Tuesday, September 29, 2009

Is Your Social Media Strategy Showing Up Other Corporate Strategies?

I had an interesting interaction yesterday with my local cable and internet provider, Charter Communications.  The company is infamous for poor customer service and has recently made great strides in trying to boost their corporate image.  In general, they have a great product.  In my experience their High Speed internet blows DSL out of the water, and their Cable products are also excellent.  The problem is, their customer service is terrible - and I mean TERRIBLE.  After a month of issues with our cable and 2 days of issues with internet, and countless hours on the phone with CSRs we were fed up - and I tweeted about it.  In less than 5 minutes a CSR tweeted back saying they were sorry about the troubles, and asked what they could do to keep my business.

I have to say, I was impressed by the speed and by the cordial, helpful demeanor of the CSR.  Had we called in (again) we would have spent at least an hour on the phone...plugging and unplugging - booting and re-booting and most likely the problem would not have been solved.

I thought it was interesting that I could get the issues solved quickly and painlessly via social media, yet their larger and most used customer service operation is completely deficient and still tarnishing the image of Charter Communications.  In one interaction, @UMatter2Charter2 helped me solve our issues and, more importantly they were able to retain a customer - and not just any customer, one who tweets & blogs about it!

In my experience, the newness and novelty of social media is hard for some to process.  It is easy to keep it in it's own little cage where it can go wild and not mix with the other animals.  The lesson we have learned from Charter is to pay attention to the successes of social media and apply those concepts to other areas of our businesses.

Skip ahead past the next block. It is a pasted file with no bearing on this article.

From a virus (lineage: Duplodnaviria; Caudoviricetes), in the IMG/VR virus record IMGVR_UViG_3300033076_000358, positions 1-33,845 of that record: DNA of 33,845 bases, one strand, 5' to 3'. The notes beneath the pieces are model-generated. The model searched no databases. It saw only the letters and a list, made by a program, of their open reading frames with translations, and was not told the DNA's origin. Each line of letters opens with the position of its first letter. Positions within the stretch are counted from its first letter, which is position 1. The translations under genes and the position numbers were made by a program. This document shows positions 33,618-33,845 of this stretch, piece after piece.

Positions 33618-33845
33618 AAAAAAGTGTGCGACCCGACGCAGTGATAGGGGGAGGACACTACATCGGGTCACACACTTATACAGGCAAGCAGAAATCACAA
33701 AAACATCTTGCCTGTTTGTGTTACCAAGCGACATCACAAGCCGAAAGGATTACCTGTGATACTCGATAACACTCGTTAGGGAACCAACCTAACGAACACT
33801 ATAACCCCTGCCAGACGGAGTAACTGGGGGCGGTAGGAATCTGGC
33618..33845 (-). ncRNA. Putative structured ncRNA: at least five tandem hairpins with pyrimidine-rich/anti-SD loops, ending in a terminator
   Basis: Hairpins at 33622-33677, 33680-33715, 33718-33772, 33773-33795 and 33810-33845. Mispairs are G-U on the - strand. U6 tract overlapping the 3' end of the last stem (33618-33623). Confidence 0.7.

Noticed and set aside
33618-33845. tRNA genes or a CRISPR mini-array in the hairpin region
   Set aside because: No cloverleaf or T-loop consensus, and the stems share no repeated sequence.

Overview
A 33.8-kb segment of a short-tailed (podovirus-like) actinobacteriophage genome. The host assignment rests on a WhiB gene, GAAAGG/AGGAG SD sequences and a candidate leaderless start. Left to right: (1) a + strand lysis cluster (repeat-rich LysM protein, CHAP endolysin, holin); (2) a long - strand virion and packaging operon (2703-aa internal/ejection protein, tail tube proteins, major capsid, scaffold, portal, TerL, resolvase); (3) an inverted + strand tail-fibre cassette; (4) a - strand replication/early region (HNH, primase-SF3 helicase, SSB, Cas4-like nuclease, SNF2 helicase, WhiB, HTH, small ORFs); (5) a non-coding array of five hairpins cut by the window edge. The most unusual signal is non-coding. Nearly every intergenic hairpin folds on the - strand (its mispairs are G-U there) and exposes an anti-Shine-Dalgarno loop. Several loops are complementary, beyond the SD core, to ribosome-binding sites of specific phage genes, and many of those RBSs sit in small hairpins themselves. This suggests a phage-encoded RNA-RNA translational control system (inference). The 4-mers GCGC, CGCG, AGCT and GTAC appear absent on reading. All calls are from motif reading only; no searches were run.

UPDATE: Our charter problems were solved expediently this morning by a tech.  There was a filter outside that was impeding our On Demand & Internet services.  We are happy for now...let's see what the future holds.

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  1. Interesting story. What this says to me is that social media is a powerful tool to empower the employees that really care about the company and its customers.

    It's a beautiful example of coordinating succeeding over organization. Organizing means putting infrastructure and rules in place to accomplish a certain set of tasks. This approach has inherent limits. Coordination, by comparison, means empowering a large group of folks to accomplish those tasks on their on terms (to a certain extent).

    I call this the "long tail" of customer service.

  2. I, too, have been impressed by Charter's presence on Twitter. However, I'm concerned that they may not apply the lessons learned here to their traditional customer support system. From what I can tell, their Twitter presence consists of five people; their phone centers doubtlessly employ many, many times that number and do far more to frustrate and alienate customers than help them. When, if at all, can we expect Charter to restructure their phone-in customer service to be as helpful and proactive as Eric Ketzer & Co.?